You yourself were shot, and Poole’s translator’s brother was kidnapped?

They never found out what happened to him. The worst thing was the taunting phone calls made to the translator. They would say: “We have your brother here…”

When you and a Spanish photographer were kidnapped in Somalia for six weeks last year, did you have some terrible ideas running through your mind, having read this?

In Iraq, Westerners were taken hostage and often killed, but Somalia did not have the same reputation for killing hostages. So we hoped that we would be OK. But the hard thing was that we were in the hands of a group of criminals, and they are not predictable people. My main fear was that, even if the people holding us seemed all right, I never knew when they might pass me on to someone else. We were not informed of what was going on behind the scenes and I was always concerned that someone would sell us to al-Qaeda or some other horrible group, and that would be it.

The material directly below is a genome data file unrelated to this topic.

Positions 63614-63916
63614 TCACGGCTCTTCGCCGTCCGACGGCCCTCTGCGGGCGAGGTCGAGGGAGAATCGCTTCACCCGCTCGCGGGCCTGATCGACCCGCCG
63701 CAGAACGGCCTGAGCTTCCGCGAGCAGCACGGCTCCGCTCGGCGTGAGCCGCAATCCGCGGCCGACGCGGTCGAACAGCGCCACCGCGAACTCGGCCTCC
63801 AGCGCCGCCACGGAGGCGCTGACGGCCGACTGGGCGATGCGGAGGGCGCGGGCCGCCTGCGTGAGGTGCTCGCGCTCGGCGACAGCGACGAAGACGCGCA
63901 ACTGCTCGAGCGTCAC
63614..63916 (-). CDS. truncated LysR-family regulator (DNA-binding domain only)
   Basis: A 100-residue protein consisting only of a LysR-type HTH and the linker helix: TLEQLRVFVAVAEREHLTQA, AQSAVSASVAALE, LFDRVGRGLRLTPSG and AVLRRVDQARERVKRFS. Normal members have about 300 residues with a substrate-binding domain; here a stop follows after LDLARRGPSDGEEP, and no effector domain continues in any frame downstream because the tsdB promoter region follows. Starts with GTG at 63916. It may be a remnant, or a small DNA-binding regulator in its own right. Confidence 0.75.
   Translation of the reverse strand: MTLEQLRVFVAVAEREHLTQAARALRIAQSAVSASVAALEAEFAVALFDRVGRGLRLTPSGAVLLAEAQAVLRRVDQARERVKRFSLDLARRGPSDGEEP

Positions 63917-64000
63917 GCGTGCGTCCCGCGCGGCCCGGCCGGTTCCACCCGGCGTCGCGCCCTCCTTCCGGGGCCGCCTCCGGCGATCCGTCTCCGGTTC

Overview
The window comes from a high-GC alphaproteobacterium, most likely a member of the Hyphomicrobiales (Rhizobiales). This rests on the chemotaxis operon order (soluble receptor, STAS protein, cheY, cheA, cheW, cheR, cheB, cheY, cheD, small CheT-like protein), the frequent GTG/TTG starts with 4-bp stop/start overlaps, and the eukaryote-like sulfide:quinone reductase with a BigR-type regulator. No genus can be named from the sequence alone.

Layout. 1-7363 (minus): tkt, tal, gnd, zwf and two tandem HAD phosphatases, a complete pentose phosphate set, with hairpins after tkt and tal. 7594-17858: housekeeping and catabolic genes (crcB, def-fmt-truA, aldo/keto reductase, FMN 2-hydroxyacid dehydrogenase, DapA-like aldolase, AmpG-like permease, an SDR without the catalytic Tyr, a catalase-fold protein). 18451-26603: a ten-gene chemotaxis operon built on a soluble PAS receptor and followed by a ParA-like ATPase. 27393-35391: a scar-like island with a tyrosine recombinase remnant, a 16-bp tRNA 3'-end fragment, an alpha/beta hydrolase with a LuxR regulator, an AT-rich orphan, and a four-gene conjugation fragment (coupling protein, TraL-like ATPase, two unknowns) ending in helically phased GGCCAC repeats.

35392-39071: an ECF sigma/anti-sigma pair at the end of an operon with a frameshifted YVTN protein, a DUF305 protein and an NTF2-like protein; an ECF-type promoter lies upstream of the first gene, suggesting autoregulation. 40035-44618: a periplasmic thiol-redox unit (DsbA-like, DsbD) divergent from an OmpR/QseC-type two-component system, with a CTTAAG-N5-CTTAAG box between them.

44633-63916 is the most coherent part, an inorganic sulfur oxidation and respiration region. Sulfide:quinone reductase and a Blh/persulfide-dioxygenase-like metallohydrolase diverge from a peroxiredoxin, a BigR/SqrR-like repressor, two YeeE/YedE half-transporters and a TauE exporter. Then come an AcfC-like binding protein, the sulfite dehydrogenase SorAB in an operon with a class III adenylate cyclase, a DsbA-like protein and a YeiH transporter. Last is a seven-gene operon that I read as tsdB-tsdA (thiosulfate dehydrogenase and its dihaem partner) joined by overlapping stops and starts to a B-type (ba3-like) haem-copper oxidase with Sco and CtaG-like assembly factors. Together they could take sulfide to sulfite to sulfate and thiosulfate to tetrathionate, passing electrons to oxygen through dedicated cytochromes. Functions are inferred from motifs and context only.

In John Lee Anderson’s book, The Fall of Baghdad, he interviews members of Saddam’s Ba’ath Party which must provide a different perspective from the other books?

Yes. He interviewed various Iraqis and shows the ambivalent relationship people had with the regime. He also includes some thorough and dextrous research. For example, he went to Iran and asked Iraqis there what they thought of Saddam and the US-led war and so on.

I would just say that if you want a book about the fall of Baghdad it’s a highly readable account, which I personally prize as being the most important thing in journalistic books. In my book I tried to be funny, which is always a risk. You have to be careful not to make cheap jokes about a very serious situation and it’s a fine line to tread between good and bad taste. I’ll leave it up to other people to decide whether I managed to do that or not.